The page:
Many thanks to Debbie for her story of courage. I first ‘met’ Debbie on-line and as teachers who left their roles in circumstances beyond our control I ‘get’ her part in this post very much.


Follow Debbie here:


Blog/Website: https://www.debs-world.com

Twitter: @wonderwomandebz

Facebook Page (not personal account): https://www.facebook.com/worldaccordingtoDebbie

Instagram: https://Instagram.com/debs__world

Next week’s Woman of Courage is Kirsty Russell. 

Joining each Wednesday with Sue and Leanne here for Mid Life Share the Love Linky.

On Thursdays I link here for Lovin Life with Leanne and friends and on Fridays, it’s Open Slather here with Alicia.

Copyright © 2019 denysewhelan.com.au – All rights reserved.



  1. Thanks so much for sharing my stories here Denyse, I love your series and am honoured to be included. You are one very brave woman yourself 🙂

    • Thank you for responding to the invitation to share your story.

      I have always thought that the reason I blog is the sharing of stories.

      Looking forward to more of these and hoping to see many come here to read yours too.

      Denyse x

  2. Oh my goodness, how tragic! Thank you for sharing your story, Debbie. I have never experienced anything like that and it sounds horrific
    Thank you Denyse for sharing her story.

    • It is one very big tragedy isn’t it?

      Debbie is an amazing woman and her stories to share are well-worth the read.

      Thank you.

      Denyse x

    • Thanks for your comment Theresa. It was pretty horrific and I’m glad I’ve finally been able to write about it. I talked about it but for some reason I’d never written the story out. It’s been great being a guest here with Denyse.

  3. Thanks for sharing your story, Debbie. Sometimes I think the most courageous thing that you can do is to stand up and fight for what you believe in.

  4. Lovely to read more about you, Deb, and a fascinating, readable series of strong woman, Denyse.

  5. What an interesting and incredible story Debbie. You sure are one brave woman, and a great survivor. Thank you for sharing.

    • Thanks for reading and commenting Gayle. I’m definitely a survivor but as for being brave, well that’s debatable!!!

    • That she is Gayle. This series is proving to be a very interesting one with many other women’s stories awaiting publication each Wednesday.

      I am delighted with the response to the invitations I sent.

      Thank you for visiting today!

      Denyse x

  6. Hi Deb – lovely to see you here and to read your story again. Interesting that the accident has led to your fear of heights – I have mine for no reason at all – and I HATE rollercoasters – have never been on one and will never go on one – I don’t plan on dying from a heart attack – that rules out bungee jumping and parachuting too!
    Thanks for linking up with us at MLSTL and I’ve shared on my SM 🙂

    • Hi Leanne, I’m not sure if the accident left me with a fear of heights but I know it has impacted on my stress levels when I’m anywhere at heights, so I think it probably did. I don’t go on rollercoasters very often these days but when the girls were little I made myself for their sakes. It was lovely of Denyse to invite me to join her in this series. Thanks for sharing.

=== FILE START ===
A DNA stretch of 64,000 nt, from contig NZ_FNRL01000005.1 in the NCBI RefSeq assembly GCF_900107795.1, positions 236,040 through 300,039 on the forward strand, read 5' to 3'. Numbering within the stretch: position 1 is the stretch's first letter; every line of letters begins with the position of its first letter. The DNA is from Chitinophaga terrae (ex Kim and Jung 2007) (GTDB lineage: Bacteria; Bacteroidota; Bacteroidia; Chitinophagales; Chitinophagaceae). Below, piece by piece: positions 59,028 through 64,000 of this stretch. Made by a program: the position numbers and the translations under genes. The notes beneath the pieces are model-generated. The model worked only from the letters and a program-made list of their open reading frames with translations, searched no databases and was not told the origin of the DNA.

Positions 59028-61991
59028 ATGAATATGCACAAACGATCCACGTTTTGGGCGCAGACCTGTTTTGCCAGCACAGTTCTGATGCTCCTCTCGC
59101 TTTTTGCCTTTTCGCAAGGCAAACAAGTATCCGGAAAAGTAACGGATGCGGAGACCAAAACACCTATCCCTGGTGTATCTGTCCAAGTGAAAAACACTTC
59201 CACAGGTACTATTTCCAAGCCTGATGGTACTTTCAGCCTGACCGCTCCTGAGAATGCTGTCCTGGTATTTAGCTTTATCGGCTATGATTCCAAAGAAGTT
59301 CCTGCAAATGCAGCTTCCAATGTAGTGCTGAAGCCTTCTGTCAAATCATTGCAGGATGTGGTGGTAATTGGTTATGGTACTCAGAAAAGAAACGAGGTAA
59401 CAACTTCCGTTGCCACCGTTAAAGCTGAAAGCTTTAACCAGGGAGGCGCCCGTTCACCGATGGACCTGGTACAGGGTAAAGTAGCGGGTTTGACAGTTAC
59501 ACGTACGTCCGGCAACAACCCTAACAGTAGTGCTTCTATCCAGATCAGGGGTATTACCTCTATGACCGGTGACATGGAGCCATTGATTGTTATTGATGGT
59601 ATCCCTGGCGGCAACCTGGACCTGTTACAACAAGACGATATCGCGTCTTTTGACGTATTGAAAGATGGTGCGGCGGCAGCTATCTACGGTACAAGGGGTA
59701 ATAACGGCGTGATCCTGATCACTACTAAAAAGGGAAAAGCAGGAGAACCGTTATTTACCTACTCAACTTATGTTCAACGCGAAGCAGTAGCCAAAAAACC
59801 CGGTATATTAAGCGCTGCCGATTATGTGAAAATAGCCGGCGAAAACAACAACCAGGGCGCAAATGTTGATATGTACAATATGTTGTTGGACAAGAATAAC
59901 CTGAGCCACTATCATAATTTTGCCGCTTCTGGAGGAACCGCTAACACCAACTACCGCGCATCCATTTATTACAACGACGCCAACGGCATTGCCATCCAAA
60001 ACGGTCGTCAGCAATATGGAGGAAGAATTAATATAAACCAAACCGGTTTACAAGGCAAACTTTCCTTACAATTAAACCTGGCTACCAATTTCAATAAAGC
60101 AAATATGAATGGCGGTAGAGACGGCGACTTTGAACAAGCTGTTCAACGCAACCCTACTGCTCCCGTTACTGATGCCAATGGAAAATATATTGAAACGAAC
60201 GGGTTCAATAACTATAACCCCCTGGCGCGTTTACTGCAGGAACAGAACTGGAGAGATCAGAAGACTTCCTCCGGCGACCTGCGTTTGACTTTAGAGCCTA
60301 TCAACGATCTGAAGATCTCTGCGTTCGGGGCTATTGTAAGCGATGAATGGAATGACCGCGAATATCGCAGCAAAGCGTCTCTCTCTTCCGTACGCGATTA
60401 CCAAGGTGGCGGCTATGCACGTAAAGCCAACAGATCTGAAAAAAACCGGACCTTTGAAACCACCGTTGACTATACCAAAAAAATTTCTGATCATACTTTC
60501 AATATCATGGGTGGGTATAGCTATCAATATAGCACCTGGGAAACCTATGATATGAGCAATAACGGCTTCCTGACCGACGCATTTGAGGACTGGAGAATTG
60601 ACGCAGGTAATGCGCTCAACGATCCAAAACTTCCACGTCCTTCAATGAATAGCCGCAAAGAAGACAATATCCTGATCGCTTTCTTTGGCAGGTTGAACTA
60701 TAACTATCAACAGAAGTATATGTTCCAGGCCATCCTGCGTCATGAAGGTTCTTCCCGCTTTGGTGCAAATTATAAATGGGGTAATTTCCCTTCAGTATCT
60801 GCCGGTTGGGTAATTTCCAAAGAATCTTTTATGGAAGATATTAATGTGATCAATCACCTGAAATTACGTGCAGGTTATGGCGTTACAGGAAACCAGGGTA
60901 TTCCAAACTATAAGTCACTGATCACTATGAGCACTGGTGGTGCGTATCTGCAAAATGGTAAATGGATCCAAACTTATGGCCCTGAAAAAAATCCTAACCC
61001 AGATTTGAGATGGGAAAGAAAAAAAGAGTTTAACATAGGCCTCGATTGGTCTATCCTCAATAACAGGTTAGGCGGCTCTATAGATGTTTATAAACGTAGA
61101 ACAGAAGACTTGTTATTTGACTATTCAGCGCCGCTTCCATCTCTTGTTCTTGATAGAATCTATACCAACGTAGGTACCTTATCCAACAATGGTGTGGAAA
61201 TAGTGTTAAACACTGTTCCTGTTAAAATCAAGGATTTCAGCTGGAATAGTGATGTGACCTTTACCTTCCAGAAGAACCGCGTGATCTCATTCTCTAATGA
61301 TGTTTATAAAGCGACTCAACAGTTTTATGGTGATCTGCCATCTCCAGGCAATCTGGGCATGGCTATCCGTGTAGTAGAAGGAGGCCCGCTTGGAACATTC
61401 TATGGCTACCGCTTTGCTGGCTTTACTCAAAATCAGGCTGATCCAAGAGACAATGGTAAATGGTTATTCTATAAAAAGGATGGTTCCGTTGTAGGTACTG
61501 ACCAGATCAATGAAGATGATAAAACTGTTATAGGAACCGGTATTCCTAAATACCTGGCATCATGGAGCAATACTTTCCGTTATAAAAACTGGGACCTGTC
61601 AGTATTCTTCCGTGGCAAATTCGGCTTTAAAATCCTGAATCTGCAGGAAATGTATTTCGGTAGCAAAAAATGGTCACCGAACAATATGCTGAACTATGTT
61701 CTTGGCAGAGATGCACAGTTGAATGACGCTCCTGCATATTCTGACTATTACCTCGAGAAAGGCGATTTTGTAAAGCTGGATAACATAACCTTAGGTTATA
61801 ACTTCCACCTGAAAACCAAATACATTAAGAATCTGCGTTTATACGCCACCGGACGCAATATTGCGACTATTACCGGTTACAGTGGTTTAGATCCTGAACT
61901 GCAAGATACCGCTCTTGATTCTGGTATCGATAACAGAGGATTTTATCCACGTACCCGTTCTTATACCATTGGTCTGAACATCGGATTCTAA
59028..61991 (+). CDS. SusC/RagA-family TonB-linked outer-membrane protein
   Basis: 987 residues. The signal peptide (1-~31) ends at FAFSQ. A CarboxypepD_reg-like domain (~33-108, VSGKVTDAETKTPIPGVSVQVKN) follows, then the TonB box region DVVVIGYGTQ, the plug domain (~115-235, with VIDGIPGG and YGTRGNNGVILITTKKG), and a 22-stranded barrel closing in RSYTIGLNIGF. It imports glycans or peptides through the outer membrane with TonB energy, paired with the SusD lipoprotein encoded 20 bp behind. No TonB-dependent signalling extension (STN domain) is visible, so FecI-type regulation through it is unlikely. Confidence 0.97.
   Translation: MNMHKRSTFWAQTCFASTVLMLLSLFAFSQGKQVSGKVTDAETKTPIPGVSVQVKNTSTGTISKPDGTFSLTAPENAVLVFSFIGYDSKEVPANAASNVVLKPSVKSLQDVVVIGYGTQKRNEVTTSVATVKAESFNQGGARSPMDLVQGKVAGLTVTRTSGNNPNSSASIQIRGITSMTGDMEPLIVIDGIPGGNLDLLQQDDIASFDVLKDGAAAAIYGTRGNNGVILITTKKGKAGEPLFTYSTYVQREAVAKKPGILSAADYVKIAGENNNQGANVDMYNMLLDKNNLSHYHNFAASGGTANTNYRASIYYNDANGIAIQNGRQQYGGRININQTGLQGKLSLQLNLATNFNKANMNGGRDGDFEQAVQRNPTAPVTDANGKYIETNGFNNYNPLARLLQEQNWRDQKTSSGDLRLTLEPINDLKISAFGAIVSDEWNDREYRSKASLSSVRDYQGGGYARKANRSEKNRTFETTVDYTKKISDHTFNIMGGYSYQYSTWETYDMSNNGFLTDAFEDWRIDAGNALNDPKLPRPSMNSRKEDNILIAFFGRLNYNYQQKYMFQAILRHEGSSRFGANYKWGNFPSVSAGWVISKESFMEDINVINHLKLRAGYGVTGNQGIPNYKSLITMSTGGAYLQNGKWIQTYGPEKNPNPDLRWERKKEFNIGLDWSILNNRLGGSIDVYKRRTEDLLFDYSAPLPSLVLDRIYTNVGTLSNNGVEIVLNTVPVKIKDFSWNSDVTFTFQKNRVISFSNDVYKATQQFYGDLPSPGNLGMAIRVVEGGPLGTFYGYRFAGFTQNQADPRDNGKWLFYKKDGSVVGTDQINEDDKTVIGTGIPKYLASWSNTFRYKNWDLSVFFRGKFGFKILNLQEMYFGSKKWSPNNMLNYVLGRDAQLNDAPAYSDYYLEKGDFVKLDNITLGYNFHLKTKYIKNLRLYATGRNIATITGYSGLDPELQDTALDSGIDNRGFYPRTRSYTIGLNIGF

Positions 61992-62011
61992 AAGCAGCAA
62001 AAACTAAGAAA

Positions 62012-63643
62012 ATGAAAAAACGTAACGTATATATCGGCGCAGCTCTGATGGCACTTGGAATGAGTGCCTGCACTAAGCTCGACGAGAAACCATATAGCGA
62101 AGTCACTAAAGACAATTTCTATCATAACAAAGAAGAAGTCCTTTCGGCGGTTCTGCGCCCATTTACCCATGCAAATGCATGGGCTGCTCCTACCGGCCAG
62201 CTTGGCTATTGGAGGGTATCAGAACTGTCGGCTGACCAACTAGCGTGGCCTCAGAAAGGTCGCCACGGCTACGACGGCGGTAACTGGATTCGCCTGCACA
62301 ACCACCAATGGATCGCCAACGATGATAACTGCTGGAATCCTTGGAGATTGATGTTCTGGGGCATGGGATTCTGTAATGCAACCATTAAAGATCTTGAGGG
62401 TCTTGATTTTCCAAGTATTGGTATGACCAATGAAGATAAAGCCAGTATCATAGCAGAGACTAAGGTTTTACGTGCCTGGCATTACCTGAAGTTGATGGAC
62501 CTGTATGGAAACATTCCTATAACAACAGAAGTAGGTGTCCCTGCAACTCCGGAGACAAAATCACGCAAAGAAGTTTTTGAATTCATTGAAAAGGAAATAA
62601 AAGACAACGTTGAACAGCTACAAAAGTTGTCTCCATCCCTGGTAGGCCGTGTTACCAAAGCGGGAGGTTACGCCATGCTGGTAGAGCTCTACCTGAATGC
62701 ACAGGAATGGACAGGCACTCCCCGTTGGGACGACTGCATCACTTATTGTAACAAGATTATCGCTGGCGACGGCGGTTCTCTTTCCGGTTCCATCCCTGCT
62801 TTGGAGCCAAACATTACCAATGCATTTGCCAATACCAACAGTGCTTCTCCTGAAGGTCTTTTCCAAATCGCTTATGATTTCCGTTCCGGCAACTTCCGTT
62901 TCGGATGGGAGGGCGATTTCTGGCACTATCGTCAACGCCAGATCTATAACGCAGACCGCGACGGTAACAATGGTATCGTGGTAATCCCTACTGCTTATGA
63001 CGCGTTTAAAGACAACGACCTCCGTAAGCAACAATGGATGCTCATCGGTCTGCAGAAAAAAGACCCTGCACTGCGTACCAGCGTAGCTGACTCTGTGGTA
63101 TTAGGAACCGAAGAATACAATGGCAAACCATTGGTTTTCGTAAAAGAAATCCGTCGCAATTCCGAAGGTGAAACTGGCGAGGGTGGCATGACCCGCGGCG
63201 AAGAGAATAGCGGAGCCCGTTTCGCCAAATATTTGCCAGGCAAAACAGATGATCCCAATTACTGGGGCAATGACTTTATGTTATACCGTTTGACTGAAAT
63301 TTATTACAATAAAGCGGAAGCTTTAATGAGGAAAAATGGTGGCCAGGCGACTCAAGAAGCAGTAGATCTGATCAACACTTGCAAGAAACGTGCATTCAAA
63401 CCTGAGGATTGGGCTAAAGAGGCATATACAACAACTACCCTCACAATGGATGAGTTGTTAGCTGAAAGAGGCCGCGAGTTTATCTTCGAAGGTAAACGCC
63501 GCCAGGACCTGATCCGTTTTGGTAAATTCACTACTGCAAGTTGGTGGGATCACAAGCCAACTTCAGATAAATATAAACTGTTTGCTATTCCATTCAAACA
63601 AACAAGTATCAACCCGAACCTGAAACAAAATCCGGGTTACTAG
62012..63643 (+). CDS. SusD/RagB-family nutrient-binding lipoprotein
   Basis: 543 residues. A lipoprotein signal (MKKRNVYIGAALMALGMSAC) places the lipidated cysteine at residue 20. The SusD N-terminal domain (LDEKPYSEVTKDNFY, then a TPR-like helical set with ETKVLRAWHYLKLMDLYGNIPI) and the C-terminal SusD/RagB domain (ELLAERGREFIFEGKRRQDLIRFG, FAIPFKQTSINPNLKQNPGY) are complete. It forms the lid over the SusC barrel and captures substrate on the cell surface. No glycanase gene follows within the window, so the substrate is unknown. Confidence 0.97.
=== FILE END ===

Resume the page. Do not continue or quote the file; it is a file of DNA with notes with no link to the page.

• Ah Leanne, you never know what you might enjoy…but then again, survival is a pretty big instinct so I agree.. stay safe…on the ground.

      Denyse x

  7. Hi Denyse,
    Love this series about courageous women…they are all around us in one way or another, thank you for highlighting some! Also loved to see Deb here; what a harrowing story!

    • Thank you Nancy. I am delighted with the response to Women of Courage.

      Warm wishes


      • Thanks Nancy, you are so right, courageous women are all around us and it’s great to have Denyse showcasing some of them in her series. I’m of the opinion that everyone has a story to tell, they just have to be asked to tell it. I’m glad Denyse asked me to tell my story and yes it was a harrowing time – that word fits perfectly!

  8. I’ve been following Deb for years and know a lot of information, but I was surprised to learn about the scar from having part of her lung removed. I think Deb is awesome!

    • I agree. I am a member of Deb’s “fan” club too.

      Pretty sure if I ever got to meet her we would have a lot in common!


    • Thanks so much Jennifer and Denyse, this blogging group is so supportive and I’m so happy to be counted among you as friends, despite not having met….yet. I’m so lucky having you all in my corner 🙂

      • Some trivia for you…If you had written Denyse and Jennifer you would have written both of my names!!

        Denyse Jennifer!!

  9. Wow! This story is really inspirational. I can’t imagine going through something like that at such a young age. No doubt it helps you to find courage as life challenges you. Resilience is often a hard learned skill, but it serves us well in life.

    • Thanks Michele, I guess we cannot predict what we may have to bear in terms of illness, accidents and the like but when we can recover, even though they can change us, the resilience muscle grows.


    • Your comment makes sense Michele, as I agree resilience is a hard learned skill which has served me well since the accident all those years ago. Denyse is right the resilience muscle just has to keep growing, we never know what we are going to have to endure. Thanks for your comment and kind words.

  10. Debbie you are such an inspiration to me. A courageous and beautiful woman who I am glad to call my friend. xx Thanks Denyse for another wonderful guest in your Courageous Women Series. #MLSTL

  11. Good to see you as part of Denyse’s series Deb. I knew about the tragic accident in your past and I think I knew about the redundancy but didn’t know about your illness as a baby. You certainly have had many an occasion where courage has been required and you are very much a woman of courage and truly inspirational. xo #TeamLovinLife

    • Deb’s story has covered many examples of personal courage and resilience borne from that. I am in awe of her many ways she has managed to pick herself up and get on with life as she wants it to be.

      Denyse x

      • Thanks very much Min, it’s lovely to get comments like these and I’m feeling quite emotional reading them all! Everyone has examples in their lives of having to be resilient and courageous although it’s hard to see it in our own stories sometimes. Thanks to Denyse for the opportunity to share my stories.

  12. A sad but inspiring story. Thanks for sharing it with us.

  13. Oh my goodness! An incredible life story. Thank you for sharing your life experience Debbie. Courage and resilience speak volumes throughout. Xx